A large number of U.S. COVID deaths could be prevented if patients would take Paxlovid, the antiviral developed by Pfizer
that helps reduce the risk of hospitalization and death, according to White House COVID coordinator Dr. Ashish Jha.
Jha told the New York Times that the average daily death count could be reduced to about 50 a day from 400 currently, if every American aged 50 and above that tests positive for the virus took a course of either Paxlovid or used monoclonal antibodies.
“The public doesn’t seem to understand that the evidence around hospitalization and deaths is really powerful,” Dr. Robert Wachter, chair of medicine at the University of California in San Francisco told the paper.
The issue seems to be a combination of worry about certain issues that Paxlovid can cause, including a strange metallic taste and the potential for “rebound COVID,” where patients quickly become reinfected after the five-day course of pills has been completed. That happened to both President Joe Biden and first lady Jill Biden recently.
The second reason is that many Americans — and Republicans, in particular — have refused to take COVID seriously and are not willing to take steps to reduce its impact. Trials have found Paxlovid to be effective across all age groups, but mostly among older patients. But as the COVID death rate for people under 50 is already close to zero, reducing it in a statistically significant way is difficult.
“I think almost everybody benefits from Paxlovid,” Jha said. “For some people, the benefit is tiny. For others, the benefit is massive.”
Yet a smaller share of 80-year-olds with COVID in the U.S. is taking it than 45-year-olds, Jha said citing data he has seen.
The news comes as U.S. known cases of COVID are continuing to ease and now stand at their lowest level since late April, although the true tally is likely higher given how many people are testing at home, with data generally not being collected.
The daily average for new cases stood at 41,605 on Thursday, according to a New York Times tracker, down 25% from two weeks ago. Cases are declining in northeastern states including New York and New Jersey, while cases are rising in the western states Montana, Washington and Oregon.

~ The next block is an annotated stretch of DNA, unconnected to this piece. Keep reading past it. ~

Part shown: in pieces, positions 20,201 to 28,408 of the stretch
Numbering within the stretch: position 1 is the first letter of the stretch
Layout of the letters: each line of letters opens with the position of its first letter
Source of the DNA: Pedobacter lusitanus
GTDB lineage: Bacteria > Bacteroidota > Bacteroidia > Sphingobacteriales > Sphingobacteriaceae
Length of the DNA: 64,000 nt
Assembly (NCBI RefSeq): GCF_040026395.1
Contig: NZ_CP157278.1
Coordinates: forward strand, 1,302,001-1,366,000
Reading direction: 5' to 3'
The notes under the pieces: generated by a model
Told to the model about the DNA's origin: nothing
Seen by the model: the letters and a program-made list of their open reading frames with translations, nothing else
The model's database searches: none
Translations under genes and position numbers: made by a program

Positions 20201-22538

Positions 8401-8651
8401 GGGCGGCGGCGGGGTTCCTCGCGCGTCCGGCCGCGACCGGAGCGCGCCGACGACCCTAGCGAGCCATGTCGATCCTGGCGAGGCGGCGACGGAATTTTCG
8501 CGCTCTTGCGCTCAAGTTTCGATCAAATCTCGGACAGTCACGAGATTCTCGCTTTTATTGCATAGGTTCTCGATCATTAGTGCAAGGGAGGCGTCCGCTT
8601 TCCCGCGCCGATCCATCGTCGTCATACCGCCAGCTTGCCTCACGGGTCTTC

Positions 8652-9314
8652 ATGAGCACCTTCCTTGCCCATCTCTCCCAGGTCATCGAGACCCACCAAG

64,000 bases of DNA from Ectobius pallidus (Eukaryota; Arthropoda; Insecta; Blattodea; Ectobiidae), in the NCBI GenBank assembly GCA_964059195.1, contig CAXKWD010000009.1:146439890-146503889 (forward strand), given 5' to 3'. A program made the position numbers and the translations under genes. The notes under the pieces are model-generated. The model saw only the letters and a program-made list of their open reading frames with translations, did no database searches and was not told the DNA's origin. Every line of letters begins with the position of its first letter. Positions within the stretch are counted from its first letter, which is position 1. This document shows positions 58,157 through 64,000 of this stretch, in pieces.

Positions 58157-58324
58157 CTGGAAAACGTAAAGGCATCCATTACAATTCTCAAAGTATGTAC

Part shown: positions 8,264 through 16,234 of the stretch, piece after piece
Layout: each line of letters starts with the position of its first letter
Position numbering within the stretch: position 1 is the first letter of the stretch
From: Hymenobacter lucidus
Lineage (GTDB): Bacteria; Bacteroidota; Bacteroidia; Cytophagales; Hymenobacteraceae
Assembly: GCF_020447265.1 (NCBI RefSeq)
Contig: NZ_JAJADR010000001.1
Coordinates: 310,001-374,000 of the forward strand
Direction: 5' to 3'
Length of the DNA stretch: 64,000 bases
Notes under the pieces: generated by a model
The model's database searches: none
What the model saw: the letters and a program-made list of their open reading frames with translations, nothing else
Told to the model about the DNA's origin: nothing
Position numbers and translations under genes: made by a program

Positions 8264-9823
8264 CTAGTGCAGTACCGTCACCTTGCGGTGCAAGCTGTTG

The daily average for hospitalizations was down 11% at 27,021, while the daily average for deaths is down 8% to 391.
Other COVID-19 news you should know about:
• Molnupiravir, the COVID pill developed by Merck
and privately held Ridgeback Therapeutics, produced mixed results in two recent studies, the companies said Thursday. Early data from a trial conducted in the U.K. by the University of Oxford found no evidence of a difference when molnupiravir was added to usual care in reducing hospitalizations and death. A second study conducted in Israel found a benefit in patients who were 65 and older, but no benefit for 40- to 60-year-olds.
• Homelessness is surging in the U.S. again as pandemic programs that halted evictions are being phased out, the Associated Press reported. The overall number of homeless people in a federal report to be released in the coming months is expected to be higher than the 580,000 unhoused before the coronavirus outbreak, the National Alliance to End Homelessness said. The AP tallied results from city-by-city surveys conducted earlier this year and found the number of people without homes is up overall compared with 2020 in areas reporting results so far.
• The idea was to have China in stable and tip-top shape when thousands of delegates gather in Beijing to usher in a historic third term in power for Xi Jinping, BBC News reported. However, the coronavirus is not playing nicely. In recent weeks, tens of millions of people have again been confined to their homes in lockdowns across 60 towns and cities, and this is bringing political pressure on the man who has become the most powerful Chinese figure since the first communist-era leader, Mao Zedong.
• A new COVID-19 wave appears to be brewing in Europe as cooler weather arrives, with public health experts warning that vaccine fatigue and confusion over types of available vaccines will likely limit booster uptake, Reuters reported. The omicron subvariants BA.4 and BA.5 that dominated this summer are still behind the majority of infections, but newer omicron subvariants are gaining ground. Hundreds of new forms of omicron are being tracked by scientists, the World Health Organization said this week.
Here’s what the numbers say:
The global tally of confirmed cases of COVID-19 topped 620.5 million on Friday, while the death toll rose above 6.55 million, according to data aggregated by Johns Hopkins University.
The U.S. leads the world with 96.6 million cases and 1,062,130 fatalities.
The Centers for Disease Control and Prevention’s tracker shows that 225.8 million people living in the U.S., equal to 68% of the total population, are fully vaccinated, meaning they have had their primary shots. Just 110.5 million have had a booster, equal to 48.9% of the vaccinated population, and 24.8 million of those who are eligible for a second booster have had one, equal to 37.9% of those who received a first booster.
Some 11.5 million people have had a shot of the new bivalent booster that targets the new omicron subvariants.